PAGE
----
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HD 106315 c
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Title: Ground-based photometry of the 21-day Neptune HD106315c
Author: M. Lendl (1,2), D. Ehrenreich (2), O.D.Turner (2), D. Bayliss (2), S. Blanco-Cuaresma (2,3), H. Giles (2), F. Bouchy (2), M. Marmier (2), S. Udry (2) ((1) Space Research Institute, Austrian Academy of Sciences (2) Observatoire de Genève, Université de Genève, (3) Harvard-Smithsonian Center for Astrophysics)

Space-based transit surveys such as K2 and TESS allow the detection of small transiting planets with orbital periods beyond 10 days. Few of these warm Neptunes are currently known around stars bright enough to allow for detailed follow-up observations dedicated to their atmospheric characterization. The 21-day period and 3.95 earth radii planet HD106315c has been discovered based on the observation of two of its transits by K2. We have observed HD106315 using the 1.2m Euler telescope equipped with the EulerCam camera on two instances to confirm the transit using broad band photometry and refine the planetary period. Based on two observed transits of HD106315c, we detect its ~1 mmag transit and obtain a precise measurement of the planetary ephemerids, which are critical for planning further follow-up observations. We have used the attained precision together with the predicted yield from the TESS mission to evaluate the potential for ground-based confirmation of Neptune-sized planets found by TESS. We find that 1-meter-class telescopes on the ground equipped with precise photometers could substantially contribute to the follow-up of 162 TESS candidates orbiting stars with magnitudes of V \le q14. Out of these, 74 planets orbit stars with V \leq 12 and 12 planets orbit V \leq 10, which makes these candidates high-priority objects for atmospheric characterization with high-end instrumentation.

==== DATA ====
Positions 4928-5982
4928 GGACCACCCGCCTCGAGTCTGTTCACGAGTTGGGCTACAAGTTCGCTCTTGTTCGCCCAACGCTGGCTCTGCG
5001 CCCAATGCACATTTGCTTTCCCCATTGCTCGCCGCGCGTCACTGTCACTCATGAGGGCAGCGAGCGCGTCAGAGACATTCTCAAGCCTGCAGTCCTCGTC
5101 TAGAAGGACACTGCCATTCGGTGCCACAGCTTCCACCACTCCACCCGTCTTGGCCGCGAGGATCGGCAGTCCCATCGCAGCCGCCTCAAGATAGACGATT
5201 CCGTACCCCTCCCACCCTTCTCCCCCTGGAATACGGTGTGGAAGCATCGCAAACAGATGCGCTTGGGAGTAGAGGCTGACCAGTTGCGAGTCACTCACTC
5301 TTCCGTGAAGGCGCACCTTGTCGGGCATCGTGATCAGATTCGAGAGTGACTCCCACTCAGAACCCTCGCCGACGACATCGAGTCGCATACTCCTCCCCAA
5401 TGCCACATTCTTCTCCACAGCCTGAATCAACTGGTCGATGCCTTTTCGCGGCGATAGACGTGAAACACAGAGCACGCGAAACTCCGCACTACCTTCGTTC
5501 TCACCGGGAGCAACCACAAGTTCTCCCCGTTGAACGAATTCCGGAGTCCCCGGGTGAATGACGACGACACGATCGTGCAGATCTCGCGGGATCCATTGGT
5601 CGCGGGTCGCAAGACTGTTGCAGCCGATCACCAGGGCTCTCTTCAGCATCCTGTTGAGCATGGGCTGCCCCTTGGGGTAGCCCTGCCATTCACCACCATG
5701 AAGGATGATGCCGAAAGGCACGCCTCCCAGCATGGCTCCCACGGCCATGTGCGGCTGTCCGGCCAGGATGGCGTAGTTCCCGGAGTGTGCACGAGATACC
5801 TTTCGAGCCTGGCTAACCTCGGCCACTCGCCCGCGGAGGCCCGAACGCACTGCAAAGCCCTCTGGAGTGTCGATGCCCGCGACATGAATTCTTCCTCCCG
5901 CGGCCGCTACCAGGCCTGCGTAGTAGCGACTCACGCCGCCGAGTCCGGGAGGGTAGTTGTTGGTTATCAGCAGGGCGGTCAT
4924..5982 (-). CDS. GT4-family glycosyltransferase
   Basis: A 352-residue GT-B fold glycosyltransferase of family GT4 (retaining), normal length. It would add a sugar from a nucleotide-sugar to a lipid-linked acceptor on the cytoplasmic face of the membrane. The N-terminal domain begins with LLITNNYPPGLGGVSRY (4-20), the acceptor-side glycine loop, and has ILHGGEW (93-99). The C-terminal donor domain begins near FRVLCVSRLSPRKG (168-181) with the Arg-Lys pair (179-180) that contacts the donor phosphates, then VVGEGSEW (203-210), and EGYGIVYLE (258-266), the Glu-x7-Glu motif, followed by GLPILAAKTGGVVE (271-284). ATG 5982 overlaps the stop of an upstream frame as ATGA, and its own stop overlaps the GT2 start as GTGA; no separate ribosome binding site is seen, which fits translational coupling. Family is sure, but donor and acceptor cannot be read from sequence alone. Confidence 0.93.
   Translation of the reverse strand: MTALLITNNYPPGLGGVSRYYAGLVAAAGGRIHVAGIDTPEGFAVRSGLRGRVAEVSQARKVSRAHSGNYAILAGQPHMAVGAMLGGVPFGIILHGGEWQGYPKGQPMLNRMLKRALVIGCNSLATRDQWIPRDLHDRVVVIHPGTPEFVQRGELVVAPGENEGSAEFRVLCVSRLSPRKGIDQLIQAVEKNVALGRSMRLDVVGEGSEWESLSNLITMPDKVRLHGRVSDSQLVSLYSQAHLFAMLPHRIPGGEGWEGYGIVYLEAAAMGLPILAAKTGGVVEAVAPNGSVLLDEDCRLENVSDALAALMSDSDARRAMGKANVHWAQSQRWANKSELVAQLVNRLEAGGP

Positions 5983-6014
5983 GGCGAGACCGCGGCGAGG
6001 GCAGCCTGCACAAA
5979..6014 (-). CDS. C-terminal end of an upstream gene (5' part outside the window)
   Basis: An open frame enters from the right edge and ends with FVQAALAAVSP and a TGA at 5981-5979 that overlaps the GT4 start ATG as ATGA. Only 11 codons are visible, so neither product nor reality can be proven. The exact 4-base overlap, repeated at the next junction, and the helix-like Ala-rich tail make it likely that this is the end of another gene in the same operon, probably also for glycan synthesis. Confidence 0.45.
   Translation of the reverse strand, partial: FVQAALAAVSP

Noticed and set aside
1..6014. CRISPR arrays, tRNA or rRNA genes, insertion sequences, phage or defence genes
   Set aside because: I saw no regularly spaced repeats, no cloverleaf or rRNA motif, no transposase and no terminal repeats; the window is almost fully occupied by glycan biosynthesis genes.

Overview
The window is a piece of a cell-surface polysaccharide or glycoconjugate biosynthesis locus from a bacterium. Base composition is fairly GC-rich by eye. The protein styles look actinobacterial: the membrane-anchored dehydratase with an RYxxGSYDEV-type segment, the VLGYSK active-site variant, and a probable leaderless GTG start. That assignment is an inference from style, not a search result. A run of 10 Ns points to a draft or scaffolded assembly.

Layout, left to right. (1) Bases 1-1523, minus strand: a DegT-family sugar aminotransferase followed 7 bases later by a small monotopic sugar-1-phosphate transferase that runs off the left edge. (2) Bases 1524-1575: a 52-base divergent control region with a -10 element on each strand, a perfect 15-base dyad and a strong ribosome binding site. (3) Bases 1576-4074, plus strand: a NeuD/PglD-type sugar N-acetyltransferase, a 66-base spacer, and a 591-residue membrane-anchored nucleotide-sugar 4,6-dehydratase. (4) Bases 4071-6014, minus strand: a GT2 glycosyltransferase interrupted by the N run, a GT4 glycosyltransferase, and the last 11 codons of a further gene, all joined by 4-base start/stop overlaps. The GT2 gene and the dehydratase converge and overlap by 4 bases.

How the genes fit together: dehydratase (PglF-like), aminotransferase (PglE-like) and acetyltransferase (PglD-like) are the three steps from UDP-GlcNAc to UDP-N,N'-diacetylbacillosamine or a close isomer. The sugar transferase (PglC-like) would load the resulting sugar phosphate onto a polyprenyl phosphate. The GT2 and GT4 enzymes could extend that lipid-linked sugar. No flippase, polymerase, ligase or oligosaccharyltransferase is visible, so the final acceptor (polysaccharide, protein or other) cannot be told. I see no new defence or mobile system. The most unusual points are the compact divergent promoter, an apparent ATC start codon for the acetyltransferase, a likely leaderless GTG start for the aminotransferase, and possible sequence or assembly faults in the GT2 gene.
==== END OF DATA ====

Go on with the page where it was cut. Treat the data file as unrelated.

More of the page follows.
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HD 106315
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Title: Two Small Transiting Planets and a Third Body Orbiting HD 106315
Author: Ian J. M. Crossfield, David R. Ciardi, Howard Isaacson, Andrew W. Howard, Erik A. Petigura, Lauren M. Weiss, Benjamin J. Fulton, Evan Sinukoff, Joshua E. Schlieder, Dimitri Mawet, Garreth Ruane, Imke de Pater, Katherine de Kleer, Ashley G. Davies, Jessie L. Christiansen, Courtney D. Dressing, Lea Hirsch, Björn Benneke, Justin R. Crepp, Molly Kosiarek, John Livingston, Erica Gonzales, Charles A. Beichman, Heather A. Knutson

The masses, atmospheric makeups, spin-orbit alignments, and system architectures of extrasolar planets can be best studied when the planets orbit bright stars. We report the discovery of three bodies orbiting HD 106315, a bright (V = 8.97 mag) F5 dwarf targeted by our K2 survey for transiting exoplanets. Two small, transiting planets have radii of 2.23 (+0.30/-0.25) R_Earth and 3.95 (+0.42/-0.39) R_Earth and orbital periods of 9.55 d and 21.06 d, respectively. A radial velocity (RV) trend of 3.55 ± 0.10 m/s/day indicates the presence of a third body orbiting HD 106315 with period >80 d and mass >M_Jup. Transits of this object would have depths of ~1% and are definitively ruled out. Though the star has v sin i=13.2 km/s, it exhibits short-timescale RV variability of just 6.4 m/s, and so is a good target for RV measurements of the mass and density of the inner two planets and the outer object's orbit and mass. Furthermore, the combination of RV jitter and moderate v sin i makes HD 106315 a valuable laboratory for studying the spin-orbit alignment of small planets through the Rossiter-McLaughlin effect. Space-based atmospheric characterization of the two transiting planets via transit and eclipse spectroscopy should also be feasible. This discovery demonstrates again the power of K2 to find compelling exoplanets worthy of future study.

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